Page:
It Ain’t Necessarily So – 6


Aint 3 finalIt Ain’t Necessarily So

 A Birthday Kiss
Some birthdays you just can’t forget

 Marisha Toumanova and I were born on the same day, in the same room, but a year apart, more than 80 years ago in the mission hospital at Aba, a small station in the Northeast Corner of what was then the Belgian Congo.

Marisha’s parents were Russian aristocracy who fled Russia during the Bolshevik Revolution. My parents were Americans who fled the United States because of the scandal of a mixed marriage in that my father was Baptist and my mother was Presbyterian.

Out of Africa (film)

The Toumanova’s had a coffee plantation. If you want to know what life on a coffee plantation in Central Africa was like, rent the movie “Out of Africa” with Robert Redford and Meryl Streep, if you can still find it.

My parents were missionaries. If you want to know what the life of a missionary is like, don’t go to movies or anywhere else where you might have fun.

The Toumanova’s plantation was twenty miles from where we lived on the Aba–Dungu Highway, which was a single-lane, gravel road, but the government called it a highway, probably because it was the only road that went from Aba to Dungu some100 miles away. I’ve seen farm lanes that were bigger and in better condition than that highway, but I digress… Continue reading

Telephone Killer – 37

Well, now, Ralph was pleased enough to use the Ricin to murder his wife, but now he isn’t quite sure he’s happy with what Ferus has planned for him next.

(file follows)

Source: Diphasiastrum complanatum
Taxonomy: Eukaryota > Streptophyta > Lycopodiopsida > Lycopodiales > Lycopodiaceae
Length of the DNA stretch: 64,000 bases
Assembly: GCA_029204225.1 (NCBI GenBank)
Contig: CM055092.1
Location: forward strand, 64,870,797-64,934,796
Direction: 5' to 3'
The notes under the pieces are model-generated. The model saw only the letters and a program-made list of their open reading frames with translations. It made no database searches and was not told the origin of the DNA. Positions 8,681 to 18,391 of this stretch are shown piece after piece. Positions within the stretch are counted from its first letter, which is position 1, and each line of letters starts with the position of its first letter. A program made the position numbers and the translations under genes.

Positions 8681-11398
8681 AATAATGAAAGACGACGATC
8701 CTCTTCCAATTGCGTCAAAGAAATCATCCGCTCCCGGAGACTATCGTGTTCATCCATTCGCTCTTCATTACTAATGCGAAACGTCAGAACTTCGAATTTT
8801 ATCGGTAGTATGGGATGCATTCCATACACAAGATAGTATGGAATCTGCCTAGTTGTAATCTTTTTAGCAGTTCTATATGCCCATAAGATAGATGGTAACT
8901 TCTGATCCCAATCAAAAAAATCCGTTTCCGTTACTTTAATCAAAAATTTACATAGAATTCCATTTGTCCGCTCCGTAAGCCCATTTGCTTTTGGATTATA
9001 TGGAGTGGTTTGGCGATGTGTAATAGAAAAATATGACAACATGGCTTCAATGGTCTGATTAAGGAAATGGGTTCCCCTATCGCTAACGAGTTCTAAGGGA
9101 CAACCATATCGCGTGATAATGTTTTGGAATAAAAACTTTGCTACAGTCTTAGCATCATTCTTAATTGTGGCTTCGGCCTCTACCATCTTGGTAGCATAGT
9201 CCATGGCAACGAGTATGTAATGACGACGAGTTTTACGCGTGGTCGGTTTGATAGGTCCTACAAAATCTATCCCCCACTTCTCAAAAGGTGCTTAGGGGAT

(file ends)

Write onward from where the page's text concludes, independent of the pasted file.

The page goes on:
by Paul J. StamPageflex Persona [document: PRS0000035_00023]


‟Hello, Ralph, did you try calling earlier?”

‟Yes, about five minutes ago. Nobody answered.”

‟I’m sorry I’m late. I got caught in traffic. Where are you calling from?”

‟Southdale Plaza. I stopped here on the way home from work, had something to eat and then wandered around pretending to do some shopping.”

‟That’s very good, Ralph. You’ve handled all of these telephone communications very shrewdly. Now, you still have some of the ricin I gave you left…”

‟No, Sir. It’s all gone.”

‟What did you do, use it all?” Ferus asked sounding surprised.

‟Yes, sir.”

‟I told you all you needed was a drop, less than a drop. There must have been at least five drops in the vial I sent to you.” There was a tone of reprimand in Vitium’s voice. Continue reading